Some hunters are fiercely competitive. They push themselves and, depending on what they hunt and how, they approach the task as a team or as individuals. They are committed, resourceful, and they face tests in the field that tell them whether or not they have prepared enough. They lug gear, climb mountains, and place themselves in extreme conditions. They may even agonize over their readiness to the extent that they are uber-hunters who inspire others. But, no matter how obsessed I become about my training, my focus is on the outdoor experience as a whole and preservation of the hunting traditions.

          

- upland bird hunting in the mountains requires a high degree of physical fitness, but it also takes in more than a pursuit of game or the skill to acquire it

– upland bird hunting in the mountains requires a high degree of physical fitness, but it also takes in more than a pursuit of game or the skill to acquire it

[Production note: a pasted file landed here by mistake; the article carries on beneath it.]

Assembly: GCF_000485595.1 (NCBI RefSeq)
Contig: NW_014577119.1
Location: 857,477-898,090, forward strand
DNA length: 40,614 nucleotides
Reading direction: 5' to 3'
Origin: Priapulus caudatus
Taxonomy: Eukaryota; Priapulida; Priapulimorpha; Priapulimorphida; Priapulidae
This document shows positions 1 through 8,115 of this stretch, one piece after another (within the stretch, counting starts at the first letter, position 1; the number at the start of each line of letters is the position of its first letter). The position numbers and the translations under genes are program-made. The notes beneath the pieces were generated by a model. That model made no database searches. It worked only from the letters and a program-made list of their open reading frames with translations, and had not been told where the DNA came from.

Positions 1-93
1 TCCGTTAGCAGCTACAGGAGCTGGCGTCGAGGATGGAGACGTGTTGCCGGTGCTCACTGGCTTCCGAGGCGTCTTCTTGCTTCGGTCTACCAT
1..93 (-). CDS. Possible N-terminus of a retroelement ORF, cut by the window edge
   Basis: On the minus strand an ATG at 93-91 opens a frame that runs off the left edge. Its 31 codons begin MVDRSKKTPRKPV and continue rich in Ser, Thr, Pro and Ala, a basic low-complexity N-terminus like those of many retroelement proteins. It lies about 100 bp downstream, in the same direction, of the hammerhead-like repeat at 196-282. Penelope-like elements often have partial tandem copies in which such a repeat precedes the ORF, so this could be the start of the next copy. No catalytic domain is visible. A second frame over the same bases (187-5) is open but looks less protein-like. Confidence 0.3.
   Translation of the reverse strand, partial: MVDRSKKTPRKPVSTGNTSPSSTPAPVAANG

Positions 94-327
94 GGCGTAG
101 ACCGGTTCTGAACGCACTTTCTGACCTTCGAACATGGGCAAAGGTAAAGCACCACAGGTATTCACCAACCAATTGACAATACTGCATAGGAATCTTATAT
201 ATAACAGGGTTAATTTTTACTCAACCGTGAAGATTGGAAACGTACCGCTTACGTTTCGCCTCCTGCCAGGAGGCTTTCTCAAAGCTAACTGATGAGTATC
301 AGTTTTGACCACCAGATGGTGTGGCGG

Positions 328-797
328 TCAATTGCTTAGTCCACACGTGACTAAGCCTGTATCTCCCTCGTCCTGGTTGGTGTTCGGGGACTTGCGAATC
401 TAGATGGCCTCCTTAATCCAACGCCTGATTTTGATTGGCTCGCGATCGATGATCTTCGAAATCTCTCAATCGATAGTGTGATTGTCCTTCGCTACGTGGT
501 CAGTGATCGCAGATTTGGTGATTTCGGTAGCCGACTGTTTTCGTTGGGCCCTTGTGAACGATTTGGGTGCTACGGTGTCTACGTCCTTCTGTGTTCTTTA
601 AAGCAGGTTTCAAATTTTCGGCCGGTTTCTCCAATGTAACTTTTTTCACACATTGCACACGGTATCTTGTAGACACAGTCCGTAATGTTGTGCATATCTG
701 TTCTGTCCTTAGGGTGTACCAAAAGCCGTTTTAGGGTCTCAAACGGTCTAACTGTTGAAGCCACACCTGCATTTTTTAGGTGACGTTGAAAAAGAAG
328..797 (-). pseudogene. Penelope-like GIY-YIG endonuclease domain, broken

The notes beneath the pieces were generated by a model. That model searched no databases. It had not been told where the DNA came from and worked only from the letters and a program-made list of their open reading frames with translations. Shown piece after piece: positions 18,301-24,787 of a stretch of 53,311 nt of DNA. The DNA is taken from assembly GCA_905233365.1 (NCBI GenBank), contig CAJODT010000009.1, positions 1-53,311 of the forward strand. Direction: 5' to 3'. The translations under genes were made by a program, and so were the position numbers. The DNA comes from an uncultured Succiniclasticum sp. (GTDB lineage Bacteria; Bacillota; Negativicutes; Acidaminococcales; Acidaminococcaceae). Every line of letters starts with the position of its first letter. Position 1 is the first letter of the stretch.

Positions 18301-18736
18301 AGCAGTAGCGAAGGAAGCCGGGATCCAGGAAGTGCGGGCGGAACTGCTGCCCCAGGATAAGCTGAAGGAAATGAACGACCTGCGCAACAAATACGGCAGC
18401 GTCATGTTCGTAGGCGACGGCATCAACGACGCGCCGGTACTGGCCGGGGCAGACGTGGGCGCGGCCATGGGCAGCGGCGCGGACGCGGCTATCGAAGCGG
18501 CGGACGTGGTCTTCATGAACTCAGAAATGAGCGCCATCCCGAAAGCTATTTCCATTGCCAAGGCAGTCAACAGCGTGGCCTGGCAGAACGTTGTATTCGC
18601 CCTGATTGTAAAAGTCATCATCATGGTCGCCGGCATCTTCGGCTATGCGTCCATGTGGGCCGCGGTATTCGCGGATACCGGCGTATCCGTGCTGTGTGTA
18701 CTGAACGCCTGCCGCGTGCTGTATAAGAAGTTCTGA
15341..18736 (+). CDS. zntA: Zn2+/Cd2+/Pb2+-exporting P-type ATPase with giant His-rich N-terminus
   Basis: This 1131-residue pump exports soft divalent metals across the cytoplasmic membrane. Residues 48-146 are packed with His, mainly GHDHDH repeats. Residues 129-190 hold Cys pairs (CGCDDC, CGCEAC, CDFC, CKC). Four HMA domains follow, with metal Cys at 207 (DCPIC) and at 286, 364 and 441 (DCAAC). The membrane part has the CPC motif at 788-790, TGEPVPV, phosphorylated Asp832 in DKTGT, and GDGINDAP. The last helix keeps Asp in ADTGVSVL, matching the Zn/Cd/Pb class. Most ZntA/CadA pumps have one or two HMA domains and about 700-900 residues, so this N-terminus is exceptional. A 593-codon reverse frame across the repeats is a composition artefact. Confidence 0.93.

I spend most Sundays at the trap range honing my shot gunning skills, but there have been days that I’m there for three hours and haven’t shot a round. Instead, I’m warming by the stove talking to my favorite trap shooters about hunting and fishing and reloads. My collection of guns, gear, and clothing requires a garage, shop, and shed. I like to hang out with my stuff, even if I’m not using it. Then, there are the hunting dogs and the days I spend afield with them. Sometimes, I’m just out there for the love of the dog. I’m in the best shape of my life because I’m living the sporting life, not competing in it.

                 

                As I pondered my role in the world of the great outdoors I realized it wouldn’t matter how lean my muscles got, how many pull ups I could do, or how far up a mountain I could run with a full-sized camp. My motivation in life has more to do with living honestly, skillfully, reverently, and well. I’m a hunter.

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By Christine Cunningham | ProStaff EvoOutdoors

               

                For up to date information on the Women Hunting Alaska book, please visit Northern Publishing  or like Women Hunting Alaska  on Facebook!